From Middle English dint, dent, dünt, from Old English dynt (“dint, blow, strike, stroke, bruise, stripe; the mark left by a blow; the sound or noise made by a blow, thud”), from Proto-Germanic *duntiz (“a blow”), from Proto-Indo-European *dʰen- (“to strike, hit”). Cognate with Swedish dialectal dunt, Icelandic dyntr (“a dint”). More at dent.
- (obsolete) A blow, stroke, especially dealt in a fight.
- Force, power; especially in by dint of.
- 1599, William Shakespeare, “The Tragedie of Ivlivs Cæsar”, in Mr. William Shakespeares Comedies, Histories, & Tragedies: Published According to the True Originall Copies (First Folio), London: Printed by Isaac Iaggard, and Ed[ward] Blount, published 1623, OCLC 606515358, [Act III, scene ii]:
- O, now you weep; and, I perceive, you feel / The dint of pity
- 1805, Sir Walter Scott, The Lay of the Last Minstrel, XVIII:
- It was by dint of passing strength / That he moved the massy stone at length.
- The mark left by a blow; an indentation or impression made by violence; a dent.
- 1860, Alfred, Lord Tennyson, “Lancelot and Elaine”, in Idylls of the King:
- and read the naked shield, […] Of every dint a sword had beaten in it, / And every scratch a lance had made upon it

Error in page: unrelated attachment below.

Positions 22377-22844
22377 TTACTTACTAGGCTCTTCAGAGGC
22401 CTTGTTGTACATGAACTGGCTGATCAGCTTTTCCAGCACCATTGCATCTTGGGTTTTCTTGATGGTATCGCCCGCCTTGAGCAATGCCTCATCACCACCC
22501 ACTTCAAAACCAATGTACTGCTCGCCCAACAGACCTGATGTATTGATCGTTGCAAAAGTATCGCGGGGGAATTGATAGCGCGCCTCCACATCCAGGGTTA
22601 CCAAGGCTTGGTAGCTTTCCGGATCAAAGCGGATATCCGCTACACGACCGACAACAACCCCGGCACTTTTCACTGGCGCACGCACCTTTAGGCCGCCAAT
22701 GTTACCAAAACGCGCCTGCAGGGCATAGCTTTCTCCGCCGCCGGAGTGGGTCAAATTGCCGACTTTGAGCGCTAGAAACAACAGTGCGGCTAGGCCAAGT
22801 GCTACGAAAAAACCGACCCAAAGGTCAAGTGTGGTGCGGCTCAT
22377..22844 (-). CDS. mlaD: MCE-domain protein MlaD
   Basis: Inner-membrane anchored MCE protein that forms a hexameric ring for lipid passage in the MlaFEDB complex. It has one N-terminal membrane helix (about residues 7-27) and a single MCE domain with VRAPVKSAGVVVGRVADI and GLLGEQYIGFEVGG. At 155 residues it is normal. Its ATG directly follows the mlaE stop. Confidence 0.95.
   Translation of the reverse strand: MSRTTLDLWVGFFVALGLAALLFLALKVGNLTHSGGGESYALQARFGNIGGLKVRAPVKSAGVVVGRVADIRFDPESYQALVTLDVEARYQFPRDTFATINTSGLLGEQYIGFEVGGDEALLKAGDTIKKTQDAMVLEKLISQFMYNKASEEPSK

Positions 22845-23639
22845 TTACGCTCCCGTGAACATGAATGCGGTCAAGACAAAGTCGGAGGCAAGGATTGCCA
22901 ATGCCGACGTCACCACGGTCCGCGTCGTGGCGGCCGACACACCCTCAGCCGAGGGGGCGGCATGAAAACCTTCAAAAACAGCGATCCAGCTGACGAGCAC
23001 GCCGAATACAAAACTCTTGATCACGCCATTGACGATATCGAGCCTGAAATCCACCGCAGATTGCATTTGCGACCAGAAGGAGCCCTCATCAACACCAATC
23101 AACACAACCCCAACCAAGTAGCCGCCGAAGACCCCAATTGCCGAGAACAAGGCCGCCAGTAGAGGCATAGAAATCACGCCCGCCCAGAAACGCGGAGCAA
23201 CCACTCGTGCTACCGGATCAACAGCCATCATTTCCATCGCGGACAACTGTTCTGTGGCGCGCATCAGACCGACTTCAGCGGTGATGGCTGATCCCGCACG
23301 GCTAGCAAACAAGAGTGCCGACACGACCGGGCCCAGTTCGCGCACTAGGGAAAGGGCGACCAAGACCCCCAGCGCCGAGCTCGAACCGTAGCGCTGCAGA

- (Can we find and add a quotation of Dryden to this entry?)
- To dent.
dint m (plural dinčh)
- The landing of a weapon; a blow or stroke.
- a. 1375, Gawain Poet, Sir Gawayn and þe Grene Knyȝt, lines 2110-2117, page 118r:
- Forþy I ſay þe, as ſoþe as ȝe in ſadel ſitte, / Com ȝe þere, ȝe be kylled, may þe knyȝt rede, / Trawe ȝe me þat trwely, þaȝ ȝe had twenty lyues / to ſpende. / He hatz wonyd here ful ȝore / On bent much baret bende / Aȝayn his dyntez ſore / Ȝe may not yow defende
- So I say to you, as sure as you sit in your saddle: / If you come there, you'll be killed if he wills, / trust me about that truely, like you had twenty lives / to spend. / He has lived here a long time; / when he pulls his bow, much conflict begins. / Against his powerful blows, / you won't be able to defend yourself.
- (by extension) Warfare, battle; the use of weaponry.
- The strike, landing or force of a tool or other item hitting something.
- The striking or noise of thunder; a thunderclap.
- (rare) A strike with one's limbs or body.
- (rare) An injury resulting from a weapon's impact.